Question: How do I design a custom PCR-based target enrichment assay for Single Cell V(D)J?
Answer: Please note that custom PCR-based target enrichment approaches have not been tested or validated by 10x Genomics, and are not supported. We are unable to provide specific experimental guidelines, and can only provide the general recommendations included here.
For PCR-based target enrichment, It may be possible to design custom enrichment primers to amplify targets of interest during the Single Cell V(D)J workflow, in place of the Human or Mouse T Cell Mix 1 & 2 or Human or Mouse B Cell Mix 1 & 2 which amplify the T-cell Receptor (TCR) or Immunoglobulin (Ig) transcripts, respectively.
To develop a targeted assay, we recommend consulting the 'Introduction' and 'Appendix: Oligonucleotides' sections of the Chromium Single Cell V(D)J Reagent Kits User Guides, which details the Single Cell VDJ assay scheme, primer sequences, as well as enrichment primer concentrations, for guidance:
Note that TCR and Ig genes are typically expressed at low levels and therefore the PCR conditions and cycling may also need to be optimized depending on the expression level of the mRNA target(s). Genes with low levels of expression are not good candidates for targeted sequencing since they are unlikely to be detected at a high enough level to give adequate representation across cells in the sample.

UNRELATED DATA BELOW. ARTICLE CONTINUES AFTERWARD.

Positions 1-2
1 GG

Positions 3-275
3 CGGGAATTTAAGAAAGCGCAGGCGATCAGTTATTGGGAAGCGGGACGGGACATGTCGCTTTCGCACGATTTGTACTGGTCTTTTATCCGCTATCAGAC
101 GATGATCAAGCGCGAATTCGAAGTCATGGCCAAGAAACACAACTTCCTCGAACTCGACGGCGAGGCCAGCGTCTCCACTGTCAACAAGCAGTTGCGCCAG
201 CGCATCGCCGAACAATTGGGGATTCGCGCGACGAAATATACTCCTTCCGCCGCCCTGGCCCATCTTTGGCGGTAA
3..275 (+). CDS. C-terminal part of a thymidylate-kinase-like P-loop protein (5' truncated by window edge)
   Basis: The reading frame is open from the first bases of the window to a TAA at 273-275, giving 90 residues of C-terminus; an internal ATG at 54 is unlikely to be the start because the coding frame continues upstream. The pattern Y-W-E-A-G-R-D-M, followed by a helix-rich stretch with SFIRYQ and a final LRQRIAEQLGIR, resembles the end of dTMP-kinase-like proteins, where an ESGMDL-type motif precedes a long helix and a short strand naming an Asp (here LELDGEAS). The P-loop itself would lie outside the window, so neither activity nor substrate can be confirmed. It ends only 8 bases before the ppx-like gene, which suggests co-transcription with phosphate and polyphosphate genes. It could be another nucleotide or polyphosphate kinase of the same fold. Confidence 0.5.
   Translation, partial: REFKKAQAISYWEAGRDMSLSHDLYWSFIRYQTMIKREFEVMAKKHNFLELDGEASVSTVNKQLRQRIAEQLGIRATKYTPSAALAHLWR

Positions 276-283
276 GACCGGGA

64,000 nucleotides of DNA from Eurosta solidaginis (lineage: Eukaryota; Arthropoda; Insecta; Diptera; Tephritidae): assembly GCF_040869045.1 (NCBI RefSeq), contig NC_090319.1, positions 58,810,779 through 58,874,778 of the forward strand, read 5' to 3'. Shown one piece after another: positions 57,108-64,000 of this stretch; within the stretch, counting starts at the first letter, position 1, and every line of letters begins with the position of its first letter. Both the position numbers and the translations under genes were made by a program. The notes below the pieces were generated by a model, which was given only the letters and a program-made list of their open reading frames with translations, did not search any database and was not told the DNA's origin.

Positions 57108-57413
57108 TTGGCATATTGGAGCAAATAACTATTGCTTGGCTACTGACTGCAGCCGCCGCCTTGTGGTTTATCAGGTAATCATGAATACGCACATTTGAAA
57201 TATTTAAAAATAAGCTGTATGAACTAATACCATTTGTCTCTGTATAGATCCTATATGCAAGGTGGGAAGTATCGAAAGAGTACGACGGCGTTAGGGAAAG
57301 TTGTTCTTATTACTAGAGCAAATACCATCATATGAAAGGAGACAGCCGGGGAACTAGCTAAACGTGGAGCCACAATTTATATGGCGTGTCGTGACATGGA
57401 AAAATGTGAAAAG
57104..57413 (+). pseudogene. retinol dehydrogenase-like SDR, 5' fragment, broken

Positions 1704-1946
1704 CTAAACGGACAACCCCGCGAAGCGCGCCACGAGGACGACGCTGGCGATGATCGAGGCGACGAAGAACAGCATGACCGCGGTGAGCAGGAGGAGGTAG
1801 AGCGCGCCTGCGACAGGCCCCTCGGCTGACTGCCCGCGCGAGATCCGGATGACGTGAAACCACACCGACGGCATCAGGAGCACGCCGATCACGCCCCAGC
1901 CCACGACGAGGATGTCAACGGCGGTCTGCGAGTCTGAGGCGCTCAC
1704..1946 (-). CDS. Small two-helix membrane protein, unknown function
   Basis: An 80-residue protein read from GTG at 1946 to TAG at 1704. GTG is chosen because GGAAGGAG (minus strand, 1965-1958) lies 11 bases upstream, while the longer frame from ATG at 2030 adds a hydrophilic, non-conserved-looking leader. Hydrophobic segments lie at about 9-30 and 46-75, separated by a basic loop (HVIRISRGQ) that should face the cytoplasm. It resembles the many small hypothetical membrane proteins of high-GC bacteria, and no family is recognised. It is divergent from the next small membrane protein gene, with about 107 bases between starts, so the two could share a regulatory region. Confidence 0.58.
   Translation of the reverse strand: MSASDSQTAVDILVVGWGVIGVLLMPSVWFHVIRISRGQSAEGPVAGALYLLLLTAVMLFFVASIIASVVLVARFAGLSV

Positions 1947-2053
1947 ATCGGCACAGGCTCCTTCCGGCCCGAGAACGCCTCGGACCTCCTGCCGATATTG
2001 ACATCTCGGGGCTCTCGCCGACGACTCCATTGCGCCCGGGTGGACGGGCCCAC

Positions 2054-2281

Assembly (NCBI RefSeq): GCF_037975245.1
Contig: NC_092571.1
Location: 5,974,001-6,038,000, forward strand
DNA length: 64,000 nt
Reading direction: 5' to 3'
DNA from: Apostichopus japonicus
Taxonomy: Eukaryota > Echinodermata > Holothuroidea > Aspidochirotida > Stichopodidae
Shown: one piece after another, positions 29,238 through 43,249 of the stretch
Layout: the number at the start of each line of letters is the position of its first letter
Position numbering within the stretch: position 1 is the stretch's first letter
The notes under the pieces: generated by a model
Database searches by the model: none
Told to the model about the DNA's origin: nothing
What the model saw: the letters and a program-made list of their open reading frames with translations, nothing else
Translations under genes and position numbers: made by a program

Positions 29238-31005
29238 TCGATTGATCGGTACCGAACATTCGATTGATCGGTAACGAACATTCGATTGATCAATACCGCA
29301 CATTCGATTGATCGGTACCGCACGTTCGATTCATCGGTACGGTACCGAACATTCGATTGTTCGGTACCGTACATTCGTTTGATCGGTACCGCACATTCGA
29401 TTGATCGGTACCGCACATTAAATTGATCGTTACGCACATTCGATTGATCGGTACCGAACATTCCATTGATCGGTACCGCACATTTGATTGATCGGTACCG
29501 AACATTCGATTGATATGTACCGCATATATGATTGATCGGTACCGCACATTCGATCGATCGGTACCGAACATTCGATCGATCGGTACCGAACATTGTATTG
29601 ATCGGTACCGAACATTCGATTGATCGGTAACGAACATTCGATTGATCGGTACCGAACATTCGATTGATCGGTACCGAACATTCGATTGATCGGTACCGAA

A few additional notes:
- The number of Target Enrichment cycles may need to be increased by 1-2 cycles, particularly if there is a low relative abundance of the transcript of interest.
- The number of SI-PCR cycles will likely need to be increased by 1-2 cycles since the total initial mass will be significantly less.
- Depending on the length of the transcript(s) of interest, the parameters for fragmentation may need to be optimized to prevent excessive fragmentation. Fragmentation has been optimized for cDNA originating from full-length mammalian transcriptomes and thus fragmentation from a selected group of transcripts may require protocol adjustments. The length of the fragmentation reaction (2 minutes) can be increased or decreased accordingly.
Products: Single Cell Immune Profiling